There are girls in the front row who are crying at the sight of Foals. There is a member of Foals who is holding the hand of a girl and leading her to the backstage while the wind from the bay blows her dress up above her waistline. The people gathered to see Foals are laughing at this. Foals!

Foals begins. Foals are modern! Foals go nn-tsst-nn-tsst-nn-tsst on the drums like the bands with the haircuts also do since 2003. Foals are from England, which explains the crying girls. There are always girls in America who will cry when they see a band of young boys from England like Foals.

The bassist of Foals should be the singer. The real singer of Foals looks bored. The drummer of Foals looks like a girl I know. During the second song of Foals, the power goes out. Foals are resourceful, and make a drum circle around the drums. They do not go nn-tsst-nn-tsst-nn-tsst. Foals go bang bang bang around the drums.

“This is the solar-powered stage,” says Foals. “That’s what happens.”

 

I absolutely adore Amon Tobin’s music and have been in love with his records for years. But watching him at an outside festival is dull; he stands at a laptop with turntables, and the more I pay attention to what little he’s doing on stage, the less I enjoy the brilliant sounds coming from the speakers.

I close my eyes.

With my eyes shut, I turn my head towards the sun, above the San Francisco Bay. A bright, bloody red fills my view. It becomes brighter the longer I keep my head directed in the sky. Then I turn my head to the ground, and a slow fade to black ensues. Back up to the sun, swiftly, and a flash of white occurs. What happened to the red?

I open my eyes and pick up a remnant of grass from the ground. I stare at it. Isn’t it amazing how some grass grows, and then stops to shoot a new tangent from its former self, and the “skin” of the former grass dies, yet still supports the ongoing process of growth?

Amon Tobin’s music is the best shit I’ve heard all day. How do people dance to Amon Tobin? I decide to walk around and find out.

1. A gentleman in a Richard Nixon mask does the running man.
2. Two guys laugh and dance like Cossacks, arms folded flat and kicking each other’s feet.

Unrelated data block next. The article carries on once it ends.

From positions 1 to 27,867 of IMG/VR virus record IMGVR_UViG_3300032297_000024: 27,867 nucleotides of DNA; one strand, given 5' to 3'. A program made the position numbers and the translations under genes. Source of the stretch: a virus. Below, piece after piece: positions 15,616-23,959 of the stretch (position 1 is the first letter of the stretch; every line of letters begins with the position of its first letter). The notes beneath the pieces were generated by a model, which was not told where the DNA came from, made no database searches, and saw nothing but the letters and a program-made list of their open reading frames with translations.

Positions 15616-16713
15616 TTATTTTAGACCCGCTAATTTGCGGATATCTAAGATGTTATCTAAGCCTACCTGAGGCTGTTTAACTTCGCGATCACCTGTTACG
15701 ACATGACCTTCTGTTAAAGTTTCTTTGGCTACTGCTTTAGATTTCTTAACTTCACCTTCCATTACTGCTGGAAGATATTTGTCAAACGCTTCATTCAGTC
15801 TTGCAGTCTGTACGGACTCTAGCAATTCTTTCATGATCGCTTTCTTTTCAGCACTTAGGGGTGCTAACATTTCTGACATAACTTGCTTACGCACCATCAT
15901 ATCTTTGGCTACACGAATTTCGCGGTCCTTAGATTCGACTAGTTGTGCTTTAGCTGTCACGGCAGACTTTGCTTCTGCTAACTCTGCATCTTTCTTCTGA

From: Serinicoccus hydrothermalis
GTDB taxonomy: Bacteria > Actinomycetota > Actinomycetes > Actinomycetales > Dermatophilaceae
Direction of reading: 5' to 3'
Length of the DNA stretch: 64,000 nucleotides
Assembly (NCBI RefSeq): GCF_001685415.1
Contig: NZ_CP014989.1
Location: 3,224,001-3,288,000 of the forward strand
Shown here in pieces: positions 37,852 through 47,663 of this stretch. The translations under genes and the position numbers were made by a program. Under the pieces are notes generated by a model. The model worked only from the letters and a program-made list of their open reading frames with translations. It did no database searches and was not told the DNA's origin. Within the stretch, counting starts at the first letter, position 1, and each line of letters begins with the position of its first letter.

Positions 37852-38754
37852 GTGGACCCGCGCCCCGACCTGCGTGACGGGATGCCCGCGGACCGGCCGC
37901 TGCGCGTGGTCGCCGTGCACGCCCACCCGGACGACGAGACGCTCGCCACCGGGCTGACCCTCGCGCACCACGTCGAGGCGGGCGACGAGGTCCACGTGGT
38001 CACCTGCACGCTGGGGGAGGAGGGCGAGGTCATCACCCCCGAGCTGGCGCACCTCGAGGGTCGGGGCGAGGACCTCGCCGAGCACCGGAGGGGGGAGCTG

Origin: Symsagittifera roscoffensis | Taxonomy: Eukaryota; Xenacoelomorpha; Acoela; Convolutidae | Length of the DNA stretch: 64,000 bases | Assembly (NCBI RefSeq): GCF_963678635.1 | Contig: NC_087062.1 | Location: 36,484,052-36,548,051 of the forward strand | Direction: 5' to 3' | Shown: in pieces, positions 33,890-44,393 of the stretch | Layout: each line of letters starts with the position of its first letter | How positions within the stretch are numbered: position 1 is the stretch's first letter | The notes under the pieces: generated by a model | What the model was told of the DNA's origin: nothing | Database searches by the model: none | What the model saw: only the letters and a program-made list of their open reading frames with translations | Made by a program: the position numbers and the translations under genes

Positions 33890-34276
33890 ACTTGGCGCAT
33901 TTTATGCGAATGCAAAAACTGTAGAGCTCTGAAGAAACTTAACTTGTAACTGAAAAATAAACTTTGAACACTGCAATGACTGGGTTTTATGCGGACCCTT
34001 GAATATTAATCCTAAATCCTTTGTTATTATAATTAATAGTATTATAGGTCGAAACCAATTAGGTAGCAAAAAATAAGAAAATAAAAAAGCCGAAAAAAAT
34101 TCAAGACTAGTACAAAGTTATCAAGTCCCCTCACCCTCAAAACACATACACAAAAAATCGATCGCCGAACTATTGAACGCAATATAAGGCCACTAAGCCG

3. A guy in a track suit with a polka-dot hood shadowboxes, does handstands, performs push-ups, and kicks the air.
4. Two people on ecstacy—a guy with a perma-smile, a girl with purple hair—hug.
5. Some people put their hands in the air during particularly thick segments of sound.
6. A boy makes out with a girl in a purple velvet top and striped knee-highs.
7. A girl in a violet tutu over bellbottoms with rainbow shoelaces and a butterfly T-shirt stands there and stares directly at the ground, unmoving.

 

Goldfrapp is like the Cocteau Twins, but if the Cocteau Twins were only one girl and did cocaine. I like it. Alison Goldfrapp is bathed in ribbon, and I can’t tell if it’s homage or coincidence, but two teenage girls also covered in ribbon dance by the side of the stage to their set. Alison Goldfrapp’s band is dressed entirely in white, and I can’t tell if it’s homage or coincidence, but a skeezy-looking thirtysomething dude in an all-white jumpsuit approaches the ribbon girls and starts gyrating near them. The ribbon girls hang with it for a while, but when the skeezy white suit dude starts making humpy thrusts at them with a gross smile, they get the fuck outta there.

 

There’s only a few bands that play this festival who are better on record than they are live—Aesop Rock, Amon Tobin—but for the most part, I’m finding that almost everyone is way better live than they are on record.